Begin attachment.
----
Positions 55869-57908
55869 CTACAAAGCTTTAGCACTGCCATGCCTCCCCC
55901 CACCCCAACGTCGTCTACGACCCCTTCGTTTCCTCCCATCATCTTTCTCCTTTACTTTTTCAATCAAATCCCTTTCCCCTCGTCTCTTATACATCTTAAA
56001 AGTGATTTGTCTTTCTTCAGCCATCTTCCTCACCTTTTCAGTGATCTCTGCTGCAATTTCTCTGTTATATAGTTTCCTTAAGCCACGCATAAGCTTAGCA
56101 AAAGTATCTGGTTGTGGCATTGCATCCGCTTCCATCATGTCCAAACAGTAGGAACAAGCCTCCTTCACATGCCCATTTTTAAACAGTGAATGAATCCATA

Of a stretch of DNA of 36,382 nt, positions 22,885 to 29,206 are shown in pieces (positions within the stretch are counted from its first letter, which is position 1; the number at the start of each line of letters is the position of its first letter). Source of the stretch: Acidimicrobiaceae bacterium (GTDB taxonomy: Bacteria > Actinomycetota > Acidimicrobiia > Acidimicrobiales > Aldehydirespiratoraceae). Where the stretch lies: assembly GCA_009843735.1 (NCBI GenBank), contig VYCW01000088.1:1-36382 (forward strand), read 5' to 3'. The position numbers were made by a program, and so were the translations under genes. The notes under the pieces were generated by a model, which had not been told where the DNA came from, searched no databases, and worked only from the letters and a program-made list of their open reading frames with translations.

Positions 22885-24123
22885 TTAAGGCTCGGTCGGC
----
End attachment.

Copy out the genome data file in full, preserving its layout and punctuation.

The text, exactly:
Positions 55869-57908
55869 CTACAAAGCTTTAGCACTGCCATGCCTCCCCC
55901 CACCCCAACGTCGTCTACGACCCCTTCGTTTCCTCCCATCATCTTTCTCCTTTACTTTTTCAATCAAATCCCTTTCCCCTCGTCTCTTATACATCTTAAA
56001 AGTGATTTGTCTTTCTTCAGCCATCTTCCTCACCTTTTCAGTGATCTCTGCTGCAATTTCTCTGTTATATAGTTTCCTTAAGCCACGCATAAGCTTAGCA
56101 AAAGTATCTGGTTGTGGCATTGCATCCGCTTCCATCATGTCCAAACAGTAGGAACAAGCCTCCTTCACATGCCCATTTTTAAACAGTGAATGAATCCATA

Of a stretch of DNA of 36,382 nt, positions 22,885 to 29,206 are shown in pieces (positions within the stretch are counted from its first letter, which is position 1; the number at the start of each line of letters is the position of its first letter). Source of the stretch: Acidimicrobiaceae bacterium (GTDB taxonomy: Bacteria > Actinomycetota > Acidimicrobiia > Acidimicrobiales > Aldehydirespiratoraceae). Where the stretch lies: assembly GCA_009843735.1 (NCBI GenBank), contig VYCW01000088.1:1-36382 (forward strand), read 5' to 3'. The position numbers were made by a program, and so were the translations under genes. The notes under the pieces were generated by a model, which had not been told where the DNA came from, searched no databases, and worked only from the letters and a program-made list of their open reading frames with translations.

Positions 22885-24123
22885 TTAAGGCTCGGTCGGC